Tuesday, May 1, 2012
99% OF PRACTICING CATHOLICS, DO THEY CARE ABOUT THIS STUFF OR IS IT A DISTRACTION FOR THE 1% WHO DO?
I know as a priest I want to be pastoral to my parishioners. Many of them have very messy lives and simply want to find some peace, direction and love in their lives, not necessarily from the Church(meaning us poor miserable sinners) but from God where coming together with poor miserable sinners, God is made present, especially in the Sacraments and in the Most Blessed Sacrament. It really is all about God. Community is important, but most of us find that in a variety of places, not just Church, but in the Catholic Church we find God, so the vertical aspect of the Catholic Church trumps the horizontal because fixating on the horizontal always leads to some kind of disappointment, because, (and this is a big secret folks, so let's just keep this between us) Catholics are a sinful bunch of people and not very nice because of it!
Austrian Cardinal Christoph Schönborn said some things to his priests (about 400 of whom are actively disobedient toward him and the Holy Father) at his Chrism Mass during Holy Week that are true and applicable even in little old Macon, Georgia"
In his chrism Mass sermon on April 2, the Monday of Holy Week, he offered his own Jesus-solution on how priests can cope with three of the most problematic situations confronting them in their pastoral work today:
1. The large number of people, including many young, conservative Catholics, who cohabit without being married;
2. The large number of divorced people who remarry;
3. The increasing number of same-sex partnerships.
“We priests usually give up when we are faced with complete incomprehension at what the church teaches about marriage and abstinence, proliferation and indissolubility. ... There is only one way, the way his disciples learned: get to know Jesus himself better, grow into his friendship,” Cardinal Schönborn told his priests. Priests should learn to walk the tightrope between canon law and true mercy as Jesus practiced it by asking themselves what Jesus would have done in each problematic situation and then following in his footsteps, the cardinal said."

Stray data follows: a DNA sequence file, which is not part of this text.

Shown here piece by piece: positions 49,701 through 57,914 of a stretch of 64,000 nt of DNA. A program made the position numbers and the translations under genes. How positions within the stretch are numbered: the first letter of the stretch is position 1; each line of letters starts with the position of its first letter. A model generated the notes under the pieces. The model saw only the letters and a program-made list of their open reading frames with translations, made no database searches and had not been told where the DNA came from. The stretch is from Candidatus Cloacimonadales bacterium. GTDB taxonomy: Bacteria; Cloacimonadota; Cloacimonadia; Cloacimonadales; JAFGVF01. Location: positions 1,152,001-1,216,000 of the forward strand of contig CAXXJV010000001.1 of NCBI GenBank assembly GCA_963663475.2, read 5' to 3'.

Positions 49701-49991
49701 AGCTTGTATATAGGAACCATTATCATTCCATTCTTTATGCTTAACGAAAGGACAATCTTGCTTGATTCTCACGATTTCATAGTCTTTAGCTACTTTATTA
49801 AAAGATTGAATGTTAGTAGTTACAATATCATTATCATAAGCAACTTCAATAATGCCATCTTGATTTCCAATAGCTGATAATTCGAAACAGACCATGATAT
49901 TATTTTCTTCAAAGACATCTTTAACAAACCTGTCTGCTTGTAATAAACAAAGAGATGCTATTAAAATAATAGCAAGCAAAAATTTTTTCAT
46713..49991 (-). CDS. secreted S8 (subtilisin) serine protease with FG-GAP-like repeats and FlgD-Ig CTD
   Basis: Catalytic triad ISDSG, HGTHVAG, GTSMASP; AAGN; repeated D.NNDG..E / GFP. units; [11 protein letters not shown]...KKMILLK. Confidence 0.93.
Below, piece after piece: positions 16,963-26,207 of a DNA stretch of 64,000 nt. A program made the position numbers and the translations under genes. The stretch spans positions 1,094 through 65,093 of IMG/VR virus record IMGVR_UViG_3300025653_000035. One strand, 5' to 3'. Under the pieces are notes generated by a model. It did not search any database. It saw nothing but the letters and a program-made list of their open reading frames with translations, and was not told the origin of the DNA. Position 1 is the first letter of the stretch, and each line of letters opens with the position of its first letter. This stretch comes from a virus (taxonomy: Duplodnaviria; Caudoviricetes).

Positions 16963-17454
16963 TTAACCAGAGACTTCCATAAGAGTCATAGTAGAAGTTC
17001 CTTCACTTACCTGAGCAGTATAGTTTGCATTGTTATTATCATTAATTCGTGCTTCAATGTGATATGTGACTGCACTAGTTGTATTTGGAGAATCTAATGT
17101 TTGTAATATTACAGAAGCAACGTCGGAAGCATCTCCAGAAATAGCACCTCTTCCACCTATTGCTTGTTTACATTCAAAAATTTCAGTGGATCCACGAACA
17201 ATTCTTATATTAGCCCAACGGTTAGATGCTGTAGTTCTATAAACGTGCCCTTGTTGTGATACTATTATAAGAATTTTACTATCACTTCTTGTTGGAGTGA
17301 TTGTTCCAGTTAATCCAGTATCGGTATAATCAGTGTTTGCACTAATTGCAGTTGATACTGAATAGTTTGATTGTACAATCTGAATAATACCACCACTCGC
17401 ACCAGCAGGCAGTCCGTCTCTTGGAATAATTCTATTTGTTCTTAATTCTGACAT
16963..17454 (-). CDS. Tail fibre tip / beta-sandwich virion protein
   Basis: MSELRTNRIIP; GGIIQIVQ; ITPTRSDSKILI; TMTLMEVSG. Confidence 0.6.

As a pastor, the tightrope that I walk is calling people to holiness (which includes Catholic morality in many areas and not just sexual morality, but sexual morality is the most personal and intimate type of morality because sexual morality goes to the core of who we are, doesn't it?).
About 99.9% of my parishioners and the priests I know have imperfect lives. They rely upon God to assist them and to make up what is lacking in their moral lives. They rely upon the Church to teach them what perfection is and how our lives will be in heaven. As far as I can tell, heaven is pure union with God who is all holy and we will be chaste, not marrying or being married and we won't be pro-creating. So whatever one's state in live, we are called to chastity (fidelity, first to God and then to our spouses and fidelity to natural law whether we are single of married). Therein lies the rub, the easiest way to sin is to sin sexually in thought, word and deed!
Thus the sacrament of penance gives us the grace of desiring perfection, relying upon God's mercy and recognizing that the salvation of our souls as with our bodies occurs over time and not instantly and even needs some time of purification in purgatory.
Are we impatient or do we want to change the meaning of natural law, divine law, and what sin is to make us perfect prematurely? Which brings me back to my point, is perfection all about perfect structures in the Church that only 1% of Catholics obsess on and castigate others for not implementing their perfect solution or is perfection about moral perfection of the individual and that 99% of Catholics who practice their faith seek meaning, purpose and grace to figure out just where is God leading them (heaven of course and its perfection). Just wondering.